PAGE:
What a Difference a Year Makes – Comms vs Covid
By Yvonne Wilcox and Eranta Andersone
One year on from Covid becoming the most used word in public conversation, what has been the impact on our communications? Has it become harder, or have some found it easier to connect with stakeholders?
On the anniversary of the first lockdown on 23rd March, the CIPR Not-for-Profit and Midlands groups partnered to present an event with a panel of experienced communicators who shared their experiences of the last 12 months. The panel answered questions about changes in stakeholder communication, using new channels for the first time, finding out what worked (and didn’t work) and other ways we could better connect to the people we want to reach. The dynamic online event covered the highs and the lows of communication since the first lockdown, lessons learnt and top tips for the future.
Positives and negatives
We started by looking at the most universal positives and negatives of the past year and identified changes that were likely to stay.
1. Equipment and flow of information.
Raman Johal, Communications and Involvement Manager at NHS Coventry and Rugby CCG, spoke about the initial challenge of not having the team equipped with laptops, never imagining the situation would last this long. Raman went on to say how the organisation quickly put in place daily (now reduced to three times a week) newsletters to keep all staff updated.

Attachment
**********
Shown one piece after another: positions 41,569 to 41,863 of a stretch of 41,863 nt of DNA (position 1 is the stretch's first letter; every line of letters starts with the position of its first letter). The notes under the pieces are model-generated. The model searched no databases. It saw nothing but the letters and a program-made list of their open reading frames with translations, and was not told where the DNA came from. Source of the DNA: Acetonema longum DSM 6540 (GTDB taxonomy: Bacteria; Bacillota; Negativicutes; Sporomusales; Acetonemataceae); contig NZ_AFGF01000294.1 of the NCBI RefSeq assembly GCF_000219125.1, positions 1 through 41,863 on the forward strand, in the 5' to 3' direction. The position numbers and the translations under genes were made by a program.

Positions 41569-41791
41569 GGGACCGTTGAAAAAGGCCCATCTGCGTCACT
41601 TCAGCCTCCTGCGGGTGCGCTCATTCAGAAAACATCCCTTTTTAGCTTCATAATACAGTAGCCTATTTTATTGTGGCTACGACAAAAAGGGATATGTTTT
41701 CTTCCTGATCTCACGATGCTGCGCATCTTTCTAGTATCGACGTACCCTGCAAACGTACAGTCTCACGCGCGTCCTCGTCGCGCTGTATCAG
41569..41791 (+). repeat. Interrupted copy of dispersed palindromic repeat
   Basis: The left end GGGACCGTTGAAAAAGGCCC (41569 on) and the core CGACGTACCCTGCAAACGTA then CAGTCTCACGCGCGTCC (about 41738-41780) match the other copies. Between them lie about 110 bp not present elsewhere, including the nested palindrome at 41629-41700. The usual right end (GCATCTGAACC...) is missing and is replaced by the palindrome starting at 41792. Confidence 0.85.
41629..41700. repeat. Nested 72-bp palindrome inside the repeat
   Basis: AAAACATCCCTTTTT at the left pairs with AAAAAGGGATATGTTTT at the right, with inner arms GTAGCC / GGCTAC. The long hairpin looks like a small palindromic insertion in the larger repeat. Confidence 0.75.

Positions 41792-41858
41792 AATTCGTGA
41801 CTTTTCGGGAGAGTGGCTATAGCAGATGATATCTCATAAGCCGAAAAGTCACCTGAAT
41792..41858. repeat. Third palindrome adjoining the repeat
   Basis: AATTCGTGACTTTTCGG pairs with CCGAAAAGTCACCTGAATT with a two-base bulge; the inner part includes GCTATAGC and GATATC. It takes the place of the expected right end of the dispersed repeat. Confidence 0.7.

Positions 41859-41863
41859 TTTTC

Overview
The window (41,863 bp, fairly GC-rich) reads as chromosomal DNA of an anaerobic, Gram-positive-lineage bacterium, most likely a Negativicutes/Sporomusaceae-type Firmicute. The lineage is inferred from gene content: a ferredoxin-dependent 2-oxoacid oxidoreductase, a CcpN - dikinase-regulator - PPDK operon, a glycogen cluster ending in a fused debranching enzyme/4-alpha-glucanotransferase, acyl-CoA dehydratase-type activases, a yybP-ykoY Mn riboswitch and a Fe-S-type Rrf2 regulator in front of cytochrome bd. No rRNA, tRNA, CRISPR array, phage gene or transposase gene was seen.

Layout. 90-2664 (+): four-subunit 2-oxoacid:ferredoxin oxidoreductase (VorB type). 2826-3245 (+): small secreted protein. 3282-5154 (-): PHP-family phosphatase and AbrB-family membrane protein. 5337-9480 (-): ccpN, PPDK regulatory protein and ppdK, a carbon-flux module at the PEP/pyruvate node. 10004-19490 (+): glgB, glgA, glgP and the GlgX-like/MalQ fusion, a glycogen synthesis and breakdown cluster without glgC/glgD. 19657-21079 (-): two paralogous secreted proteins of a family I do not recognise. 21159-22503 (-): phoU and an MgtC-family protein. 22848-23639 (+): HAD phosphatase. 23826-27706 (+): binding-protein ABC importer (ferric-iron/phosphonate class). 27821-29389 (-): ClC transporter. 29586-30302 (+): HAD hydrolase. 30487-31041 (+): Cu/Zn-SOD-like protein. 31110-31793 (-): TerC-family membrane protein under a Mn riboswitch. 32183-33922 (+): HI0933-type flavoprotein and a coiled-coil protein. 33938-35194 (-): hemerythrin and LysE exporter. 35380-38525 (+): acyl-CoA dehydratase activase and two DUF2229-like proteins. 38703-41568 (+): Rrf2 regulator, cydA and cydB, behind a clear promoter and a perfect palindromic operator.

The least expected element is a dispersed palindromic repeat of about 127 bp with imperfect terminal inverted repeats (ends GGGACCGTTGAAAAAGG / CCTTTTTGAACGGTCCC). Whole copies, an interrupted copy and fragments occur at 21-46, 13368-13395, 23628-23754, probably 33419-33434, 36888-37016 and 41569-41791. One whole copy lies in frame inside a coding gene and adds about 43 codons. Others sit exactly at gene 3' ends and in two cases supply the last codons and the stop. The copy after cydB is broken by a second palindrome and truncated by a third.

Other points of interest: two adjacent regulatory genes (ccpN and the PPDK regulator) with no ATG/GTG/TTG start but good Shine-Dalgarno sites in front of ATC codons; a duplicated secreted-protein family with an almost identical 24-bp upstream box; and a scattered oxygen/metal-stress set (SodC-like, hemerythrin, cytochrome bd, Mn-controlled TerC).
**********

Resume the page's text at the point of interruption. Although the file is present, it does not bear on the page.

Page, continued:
2. Reaching new audiences
A positive for Raman was the new connection with some ‘hard-to-reach’ groups via local community groups. This breakthrough has since then helped the organisation to communicate with audiences that are usually more difficult to engage.
Laurian Hubbard, Head of Engagement at the Welsh Parliament, emphasised the importance of ‘drilling down’ on specific audiences and how positive it has been for communication teams to take a step back and break down the segmentation. Moving away from broadcasting communications and improving direct connections with those ‘hard to reach’ audiences has been a must in Laurian’s experience.
Vanessa Hebditch, Director of Communications and Policy at The British Liver Trust, agreed that turning patient support groups virtual had been a success. The team had tried to do this some years ago, but there was little to no appetite for it and people were reluctant to engage. Now, they are calling the virtual groups ‘a lifeline’. This group format is also much cheaper to run for the charity. “This is something we'll definitely be continuing post-Covid,” said Vanessa.
Virtual, face-to-face or both?